April 4 to April 7, 1862 – The Battle of Pittsburgh Landing better known as Shiloh

From the National Park Service:

In March, Maj. Gen. Henry W. Halleck, commanding U.S. forces in the West, advanced armies under Maj. Gens. Ulysses S. Grant and Don Carlos Buell southward to sever the Southern railroads. Grant ascended the Tennessee River by steamboat, disembarking his Army of the Tennessee at Pittsburg Landing, 22 miles northeast of Corinth. There he established a base of operations on a plateau west of the river, with his forward camps posted two miles inland around a log church called Shiloh Meeting House. Halleck had specifically instructed Grant not to engage the Confederates until he had been reinforced by Buell’s Army of the Ohio, then marching overland from Nashville. Once combined, the two armies would advance on Corinth and permanently break western Confederate railroad communications.

Bloody Shiloh…

No soldier who took part in the two day’s engagement at Shiloh ever spoiled for a fight again,” recalled one Union veteran. “We wanted a square, stand-up fight [and] got all we wanted of it.” Besides preserving the site of the bloody April 1862 battle in Tennessee, the park commemorates the subsequent siege, battle, and occupation of the key railroad junction at nearby Corinth, Mississippi.

From the history of the 28th:

April 4, 1862 – “Nothing of importance occurred until Friday night April 4, when the enemy sent out a Brigade as a feeler of our position.” General Hurlbut’s Division was put in line, and moved out on the enemy. The night was very dark, and the roads very muddy. After some heavy fighting, for a short time, the rebels fell back. The 28th moved out with the Division a mile and half, and then returned to camp.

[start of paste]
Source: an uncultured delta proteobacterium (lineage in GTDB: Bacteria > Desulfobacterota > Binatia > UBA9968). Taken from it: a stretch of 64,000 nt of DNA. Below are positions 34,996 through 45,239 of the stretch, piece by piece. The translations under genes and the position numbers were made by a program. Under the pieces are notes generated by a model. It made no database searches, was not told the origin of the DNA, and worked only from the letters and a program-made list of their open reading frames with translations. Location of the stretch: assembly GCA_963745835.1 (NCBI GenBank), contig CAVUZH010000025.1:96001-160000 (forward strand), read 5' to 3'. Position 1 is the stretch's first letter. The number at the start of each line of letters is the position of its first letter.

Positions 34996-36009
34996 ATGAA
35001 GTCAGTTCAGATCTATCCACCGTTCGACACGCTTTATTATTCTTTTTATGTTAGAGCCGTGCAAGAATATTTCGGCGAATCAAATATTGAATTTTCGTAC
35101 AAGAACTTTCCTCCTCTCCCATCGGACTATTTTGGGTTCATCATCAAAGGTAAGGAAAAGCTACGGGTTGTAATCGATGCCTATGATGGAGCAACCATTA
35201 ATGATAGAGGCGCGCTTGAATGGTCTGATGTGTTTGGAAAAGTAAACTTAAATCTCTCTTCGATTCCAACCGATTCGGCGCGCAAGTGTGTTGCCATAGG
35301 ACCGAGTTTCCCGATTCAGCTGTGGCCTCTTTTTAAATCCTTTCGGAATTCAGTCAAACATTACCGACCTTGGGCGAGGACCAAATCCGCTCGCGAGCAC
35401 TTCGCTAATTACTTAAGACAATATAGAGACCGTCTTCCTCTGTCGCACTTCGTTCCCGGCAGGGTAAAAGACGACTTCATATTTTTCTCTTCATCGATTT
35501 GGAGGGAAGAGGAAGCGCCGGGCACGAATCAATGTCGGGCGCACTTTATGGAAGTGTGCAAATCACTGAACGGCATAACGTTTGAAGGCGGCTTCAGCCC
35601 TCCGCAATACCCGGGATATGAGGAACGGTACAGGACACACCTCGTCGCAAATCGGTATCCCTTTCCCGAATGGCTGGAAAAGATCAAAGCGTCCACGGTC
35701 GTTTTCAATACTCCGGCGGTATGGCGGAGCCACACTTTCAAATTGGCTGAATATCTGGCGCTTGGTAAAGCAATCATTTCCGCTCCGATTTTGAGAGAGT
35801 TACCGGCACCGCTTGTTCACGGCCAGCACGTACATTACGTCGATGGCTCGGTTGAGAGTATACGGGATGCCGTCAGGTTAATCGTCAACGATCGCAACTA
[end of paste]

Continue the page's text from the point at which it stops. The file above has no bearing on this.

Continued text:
April 6, 1862 – Early Sunday morning, April 6, the 28th was called out by the long roll into line, and marched one mile to the front. It was assigned to a position on the left of the line, in the Peach Orchard. The enemy immediately attacked it, but was repulsed with heavy loss, and the 28th held position, under great odds, from 8 o’clock a.m. until 3 o’clock p.m. At 9 o’clock a.m., General U.S. Grant and staff rode up, and the 28th was ordered to hold its position at all hazards, which it did until ordered back by General S.A. Hurlbut, commanding the old fighting Fourth Division. In the conflict the 28th lost heavily in killed and wounded. Lt. Col Kirkpatrick was among the killed, and his horse with him; Major B. C. Gilliam was badly wounded in the left shoulder and his horse killed under him; Adjutant J.B. Meade was mortally wounded and his horse killed.

April 7, 1862 – On the morning of the 7th, the 28th held a position on the right of the line and was hotly engaged until the battle closed and the victory was won.

During those two long, trying days, the Regiment behaved nobly, and was never broken or driven back by the enemy, though often heavily pressed.

The 28th Regiment of Illinois Volunteers sustained 239 killed, wounded and missing. Captain Roberts of Company K, was taken prisoner.

Estimated Casualties Total – 23,746
Union – 13,047
Confederate – 10,699

Jacob Foreman was 22 years and 4 months old.

Click on pictures to enlarge.

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